LT: July 3, 1864 Philip W. Pringle

   

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in Pringle Philip W.

Frank Wicks, the creator of the Civil War play Soldier, Come Home, based on his ancestors’ letters to each other during the Civil War, has graciously allowed me to reproduce some of those letters here at the Siege of Petersburg Online.  Frank’s great-grandparents were Philip W. and Mary Pringle, and their letters to each other while Philip was a soldier in the 102nd Pennsylvania form the basis of his play.  Some of Philip’s letters written during 1864 and 1865 were penned while he was present at the Siege of Petersburg, though as a member of the Union 6th Corps he was away for a few months in the Shenandoah Valley.  The letters which appear below mostly pertain to the Siege of Petersburg as observed by a 6th Corps Pennsylvania soldier.  All of these letters are the property of Frank Wicks and may not be reproduced without his express written consent.

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Near Petersburg

July 3, 18641

Dear Wife,

I take my pencil today again to drop you a few lines to inform you that I still am alive but sorry to tell you that I am not as well as I might be. I have been sick for one week but am getting well again. I have a good place to stay and have no duty to do but eat and drink. But it is most awful warm but we have a nice and big tent to stay. It is the Division hospital. I got my sickness by too much hard marching and exposure. But I am getting rested perty well and will have to join the Regt. in about another week but I just came to this place today.  I was lying in camp and marching all the time before.

We went out on our left on the 30 of June and cut a railroad and destroyed about 6 or 8 miles and then came back. We tore the road up and piped the ties up on piles and then lay the rails on top and then set fire to them and the rails got hot and bent crooked so they will be of no use anymore for the road. The roads are all cut I believe and I think the Rebs will have some hungry bellies before long so I look for some hard fighting before long.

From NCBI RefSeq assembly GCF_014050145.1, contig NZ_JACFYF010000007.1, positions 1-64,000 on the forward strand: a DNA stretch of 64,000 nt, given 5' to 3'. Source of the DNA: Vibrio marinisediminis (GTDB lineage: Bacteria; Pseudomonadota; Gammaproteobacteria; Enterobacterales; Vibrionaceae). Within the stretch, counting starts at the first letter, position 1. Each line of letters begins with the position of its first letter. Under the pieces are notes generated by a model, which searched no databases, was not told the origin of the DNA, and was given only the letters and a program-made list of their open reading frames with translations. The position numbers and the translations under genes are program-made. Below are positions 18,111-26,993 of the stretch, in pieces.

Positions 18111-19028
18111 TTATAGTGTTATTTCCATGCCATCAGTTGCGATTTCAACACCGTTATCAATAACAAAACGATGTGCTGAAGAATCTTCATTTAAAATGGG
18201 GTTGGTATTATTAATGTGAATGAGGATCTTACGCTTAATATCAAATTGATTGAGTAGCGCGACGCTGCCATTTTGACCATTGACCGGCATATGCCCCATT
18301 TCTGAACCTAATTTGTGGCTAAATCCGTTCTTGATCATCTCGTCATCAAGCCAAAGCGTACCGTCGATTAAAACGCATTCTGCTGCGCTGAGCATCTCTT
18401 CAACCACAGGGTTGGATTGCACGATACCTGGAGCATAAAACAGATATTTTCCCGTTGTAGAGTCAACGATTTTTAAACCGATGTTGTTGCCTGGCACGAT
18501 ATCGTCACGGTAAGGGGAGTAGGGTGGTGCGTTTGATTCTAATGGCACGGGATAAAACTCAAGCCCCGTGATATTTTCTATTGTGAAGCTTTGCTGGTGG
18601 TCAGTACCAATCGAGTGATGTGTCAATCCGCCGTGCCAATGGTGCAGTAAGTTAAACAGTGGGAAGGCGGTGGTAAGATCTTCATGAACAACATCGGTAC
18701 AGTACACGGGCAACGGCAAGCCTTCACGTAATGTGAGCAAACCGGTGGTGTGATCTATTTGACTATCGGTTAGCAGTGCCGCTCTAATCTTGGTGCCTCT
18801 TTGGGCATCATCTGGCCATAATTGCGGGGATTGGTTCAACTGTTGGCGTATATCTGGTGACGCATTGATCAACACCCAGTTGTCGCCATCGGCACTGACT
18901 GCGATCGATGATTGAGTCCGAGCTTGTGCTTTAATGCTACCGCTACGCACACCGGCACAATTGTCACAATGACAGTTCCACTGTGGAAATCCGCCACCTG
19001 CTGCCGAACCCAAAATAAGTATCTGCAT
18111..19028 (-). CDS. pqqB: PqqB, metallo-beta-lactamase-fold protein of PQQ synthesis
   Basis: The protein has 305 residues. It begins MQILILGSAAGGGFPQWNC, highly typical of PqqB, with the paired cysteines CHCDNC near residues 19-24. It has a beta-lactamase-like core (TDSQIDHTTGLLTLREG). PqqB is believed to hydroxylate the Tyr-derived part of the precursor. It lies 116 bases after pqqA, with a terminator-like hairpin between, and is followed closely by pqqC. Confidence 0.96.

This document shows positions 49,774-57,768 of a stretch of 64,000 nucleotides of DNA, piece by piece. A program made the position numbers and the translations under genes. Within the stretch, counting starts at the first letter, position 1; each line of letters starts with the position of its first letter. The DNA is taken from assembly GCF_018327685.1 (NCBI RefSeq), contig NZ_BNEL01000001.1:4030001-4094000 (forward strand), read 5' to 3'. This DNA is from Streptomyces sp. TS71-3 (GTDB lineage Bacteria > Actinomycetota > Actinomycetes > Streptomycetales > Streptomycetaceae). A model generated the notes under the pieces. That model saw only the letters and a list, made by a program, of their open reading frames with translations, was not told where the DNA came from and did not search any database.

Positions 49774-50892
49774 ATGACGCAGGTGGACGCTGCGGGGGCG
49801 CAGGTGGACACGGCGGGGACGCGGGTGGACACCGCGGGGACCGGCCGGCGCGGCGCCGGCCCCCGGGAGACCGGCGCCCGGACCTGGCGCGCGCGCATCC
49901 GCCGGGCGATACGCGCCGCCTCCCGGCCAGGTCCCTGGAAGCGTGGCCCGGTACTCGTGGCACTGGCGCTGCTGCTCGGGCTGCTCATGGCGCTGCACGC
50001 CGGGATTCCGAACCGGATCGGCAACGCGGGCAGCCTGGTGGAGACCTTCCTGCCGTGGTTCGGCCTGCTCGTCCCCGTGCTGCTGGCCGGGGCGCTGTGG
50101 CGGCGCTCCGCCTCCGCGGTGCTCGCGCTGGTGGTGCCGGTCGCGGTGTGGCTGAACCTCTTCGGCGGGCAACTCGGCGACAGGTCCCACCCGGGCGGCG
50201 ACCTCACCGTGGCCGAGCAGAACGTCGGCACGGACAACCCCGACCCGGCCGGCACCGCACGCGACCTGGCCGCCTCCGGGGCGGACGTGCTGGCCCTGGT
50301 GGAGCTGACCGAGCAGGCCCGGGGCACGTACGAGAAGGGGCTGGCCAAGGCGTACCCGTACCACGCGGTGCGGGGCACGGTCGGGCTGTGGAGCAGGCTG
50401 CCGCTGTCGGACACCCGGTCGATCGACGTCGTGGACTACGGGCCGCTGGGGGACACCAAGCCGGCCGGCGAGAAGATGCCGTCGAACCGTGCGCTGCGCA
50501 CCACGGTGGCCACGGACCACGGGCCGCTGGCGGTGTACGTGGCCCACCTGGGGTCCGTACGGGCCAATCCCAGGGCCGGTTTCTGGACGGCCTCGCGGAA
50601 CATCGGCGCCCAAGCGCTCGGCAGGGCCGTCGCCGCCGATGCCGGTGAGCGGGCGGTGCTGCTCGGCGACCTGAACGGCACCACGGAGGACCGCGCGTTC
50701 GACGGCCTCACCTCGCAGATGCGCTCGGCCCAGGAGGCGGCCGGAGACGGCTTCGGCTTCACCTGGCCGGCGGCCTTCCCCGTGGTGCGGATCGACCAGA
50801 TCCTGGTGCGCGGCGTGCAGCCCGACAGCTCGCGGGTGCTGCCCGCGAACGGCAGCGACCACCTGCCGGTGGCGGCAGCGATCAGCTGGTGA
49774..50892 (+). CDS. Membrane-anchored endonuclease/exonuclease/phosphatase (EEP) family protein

I hear they are going to draft again in the north for one year. I hope this will bring about 200,000 men to us before the fall and then I think there will be some sign of the end of the war. There are men killed daily and hourly along the line for the guns are going all the time. But so long as I can stay at this place I am out of their reach. I wrote to you once every week but I do not have but one from you every 2 weeks and am glad when I get them. And only  received but a few letters yet since I am here in the army. I hope to hear from you soon.

Mary, it is very dry in this country and a good rain would cool off the air considerably. I hope this war will not last over this year yet and we get home safe. I will write once a week if possible and I would like to hear from you once a week at least. Sometimes it is impossible for me to write when we are on a move. But I have no stamps any more so you will not think hard of it if I do not send this letter. Give my love to all my friends.

No more but remain

Yours as ever

P. W. Pringle

Source:

  1. Soldier, Come Home – by Frank W. Wicks A play based on family civil war letters. 2010-2012. 2 August 2012 <http://civilwarplay.com/>.  These letters are used with the permission of Frank Wicks, and may not be reproduced without the express written consent of the owner.  All rights reserved.

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